Mauro Colagreco, the head chef of Mirazur (Menton, France)
Mauro Colagreco. Photo: courtesy of Mirazur
Argentine born, Mauro Colagreco lives and works in Menton where he creates an exciting cuisine in the lovely restaurant Mirazur, practically on the French-Italian border. This is an area where he is lucky enough to enjoy the best ingredients of both countries. Sourcing the best ingredients became his obsession and his main inspiration which united with his great sensibility, creativity and mastery of technique, brought him to the eleventh place on the World’s 50 best restaurants list and made him the first non-French chef to receive the recognition “revelation of the year” in the influential Gault Millau guide.
His career started in Argentina at a young age, but his most valuable lessons were gained at Bernard Loiseau, Alain Passard and Alain Ducasse after he moved to France. He took over the restaurant Mirazur in 2006 and won the first Michelin star within ten months. The second star followed six years later.
What does chocolate mean for you?
The meaning of chocolate changes depending of were you are coming from. Knowing the origin you should make a trip to that area to understand it and to get to know it. South America is full of chocolate, and of course for me, who was born there, it is very special. It brings to my mind many beautiful memories from my childhood.
Chocolate textures. Photo: courtesy of Mauro Colagreco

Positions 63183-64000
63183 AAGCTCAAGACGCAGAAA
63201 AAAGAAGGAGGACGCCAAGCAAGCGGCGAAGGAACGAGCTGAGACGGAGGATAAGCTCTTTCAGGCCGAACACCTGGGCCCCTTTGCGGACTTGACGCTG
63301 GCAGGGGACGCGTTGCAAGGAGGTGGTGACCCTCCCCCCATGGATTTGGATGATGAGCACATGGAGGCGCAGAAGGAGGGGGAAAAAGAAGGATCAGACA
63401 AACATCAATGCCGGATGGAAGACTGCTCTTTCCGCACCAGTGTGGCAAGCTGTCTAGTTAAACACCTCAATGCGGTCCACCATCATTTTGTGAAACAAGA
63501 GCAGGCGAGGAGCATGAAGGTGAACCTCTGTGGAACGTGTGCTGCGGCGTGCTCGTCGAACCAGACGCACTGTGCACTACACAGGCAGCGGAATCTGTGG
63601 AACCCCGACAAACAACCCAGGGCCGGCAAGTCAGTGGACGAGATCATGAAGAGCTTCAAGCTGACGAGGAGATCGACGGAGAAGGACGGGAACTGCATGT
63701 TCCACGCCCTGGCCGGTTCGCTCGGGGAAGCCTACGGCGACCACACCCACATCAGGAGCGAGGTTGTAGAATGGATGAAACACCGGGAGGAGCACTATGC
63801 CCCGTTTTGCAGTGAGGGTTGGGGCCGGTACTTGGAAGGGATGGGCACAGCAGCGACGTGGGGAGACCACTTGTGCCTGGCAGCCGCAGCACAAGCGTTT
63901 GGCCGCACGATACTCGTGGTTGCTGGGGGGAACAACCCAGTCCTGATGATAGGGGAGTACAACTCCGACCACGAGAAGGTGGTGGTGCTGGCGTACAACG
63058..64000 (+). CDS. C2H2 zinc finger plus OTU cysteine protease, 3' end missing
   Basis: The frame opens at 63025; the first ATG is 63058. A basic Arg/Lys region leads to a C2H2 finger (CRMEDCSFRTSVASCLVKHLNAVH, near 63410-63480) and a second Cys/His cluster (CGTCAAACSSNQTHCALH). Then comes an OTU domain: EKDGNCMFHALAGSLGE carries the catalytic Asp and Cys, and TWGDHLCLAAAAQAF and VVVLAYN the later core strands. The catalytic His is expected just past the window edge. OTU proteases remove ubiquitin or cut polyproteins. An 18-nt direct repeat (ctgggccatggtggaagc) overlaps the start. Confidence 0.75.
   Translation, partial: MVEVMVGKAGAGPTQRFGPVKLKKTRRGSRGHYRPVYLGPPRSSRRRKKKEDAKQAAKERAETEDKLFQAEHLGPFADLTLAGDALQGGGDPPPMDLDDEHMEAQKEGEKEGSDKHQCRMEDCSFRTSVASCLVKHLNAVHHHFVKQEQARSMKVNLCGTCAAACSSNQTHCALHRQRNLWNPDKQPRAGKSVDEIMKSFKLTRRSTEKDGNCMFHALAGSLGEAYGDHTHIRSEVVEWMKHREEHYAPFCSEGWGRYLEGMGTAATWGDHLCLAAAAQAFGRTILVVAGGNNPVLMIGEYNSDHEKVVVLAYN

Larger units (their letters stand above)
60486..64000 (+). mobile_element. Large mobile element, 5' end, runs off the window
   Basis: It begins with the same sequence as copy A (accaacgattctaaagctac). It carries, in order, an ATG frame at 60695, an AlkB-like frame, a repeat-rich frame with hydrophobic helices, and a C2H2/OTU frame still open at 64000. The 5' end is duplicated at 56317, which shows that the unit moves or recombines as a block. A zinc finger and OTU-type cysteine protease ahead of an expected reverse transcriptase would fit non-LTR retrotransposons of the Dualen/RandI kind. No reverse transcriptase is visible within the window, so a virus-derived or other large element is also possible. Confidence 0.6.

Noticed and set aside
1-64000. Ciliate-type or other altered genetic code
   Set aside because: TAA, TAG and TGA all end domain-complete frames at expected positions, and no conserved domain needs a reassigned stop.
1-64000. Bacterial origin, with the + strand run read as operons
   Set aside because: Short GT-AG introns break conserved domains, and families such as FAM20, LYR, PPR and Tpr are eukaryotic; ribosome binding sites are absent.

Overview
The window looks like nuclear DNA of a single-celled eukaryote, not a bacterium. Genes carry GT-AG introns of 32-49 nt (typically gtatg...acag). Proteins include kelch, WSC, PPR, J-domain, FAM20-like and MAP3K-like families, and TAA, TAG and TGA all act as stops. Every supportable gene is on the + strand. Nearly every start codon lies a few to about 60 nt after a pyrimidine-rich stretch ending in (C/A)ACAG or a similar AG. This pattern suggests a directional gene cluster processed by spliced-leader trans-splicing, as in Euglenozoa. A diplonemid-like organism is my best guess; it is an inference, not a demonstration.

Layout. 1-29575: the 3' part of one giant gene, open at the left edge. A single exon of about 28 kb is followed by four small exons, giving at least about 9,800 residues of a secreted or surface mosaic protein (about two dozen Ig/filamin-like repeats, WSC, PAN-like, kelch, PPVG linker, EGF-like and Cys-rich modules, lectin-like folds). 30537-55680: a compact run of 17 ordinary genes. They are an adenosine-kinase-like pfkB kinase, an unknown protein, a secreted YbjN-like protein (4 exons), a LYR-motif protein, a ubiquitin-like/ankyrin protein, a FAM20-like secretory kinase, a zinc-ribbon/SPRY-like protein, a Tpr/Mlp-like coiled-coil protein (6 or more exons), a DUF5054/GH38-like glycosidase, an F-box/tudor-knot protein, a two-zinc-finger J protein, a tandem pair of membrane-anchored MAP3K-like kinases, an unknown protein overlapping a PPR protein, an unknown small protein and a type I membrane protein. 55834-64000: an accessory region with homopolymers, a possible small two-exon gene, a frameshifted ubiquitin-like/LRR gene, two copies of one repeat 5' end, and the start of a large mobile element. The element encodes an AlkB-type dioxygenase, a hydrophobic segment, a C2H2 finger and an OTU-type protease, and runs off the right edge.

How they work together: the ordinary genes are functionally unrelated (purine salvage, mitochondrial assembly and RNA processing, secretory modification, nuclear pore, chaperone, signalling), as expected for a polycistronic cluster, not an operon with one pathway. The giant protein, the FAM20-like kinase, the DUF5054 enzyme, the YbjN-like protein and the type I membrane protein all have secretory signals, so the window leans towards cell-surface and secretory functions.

Why have you chosen this dessert? What is in your opinion so special about it?
This dessert was created to provide a journey in your mouth – a journey through textures and flavors. It is kind of exotic and innocent and creates within myself a memory of my youth .
Please describe your dessert – tell us please about the flavors, temperatures and textures.
It’s a lovely combination of crunchy, chewy, cold and warm. The opposites are combined in a perfect harmony.
What has inspired you to create it? How was it born?
It’s a about working with the chocolate in different forms and creating different textures by keeping the characteristic flavors of each preparation, pairing it with the tonka bean and giving the freshness of the herbs (Burnet).
Does it require any special technique?
Yes, the crystallised cacao.
What was the special challenge with it?
It was quite a challenge to find a good balance of sugar to resist the humidity and to keep the crispness.
Any final message for our readers?
We must be responsible consumers. It is important to know where is the chocolate coming from and how was it made.
Curious about this lovely dessert? Here is the recipe.
Visit http://www.mirazur.fr/ to get to know the wonderful culinary world of Mauro Colagreco.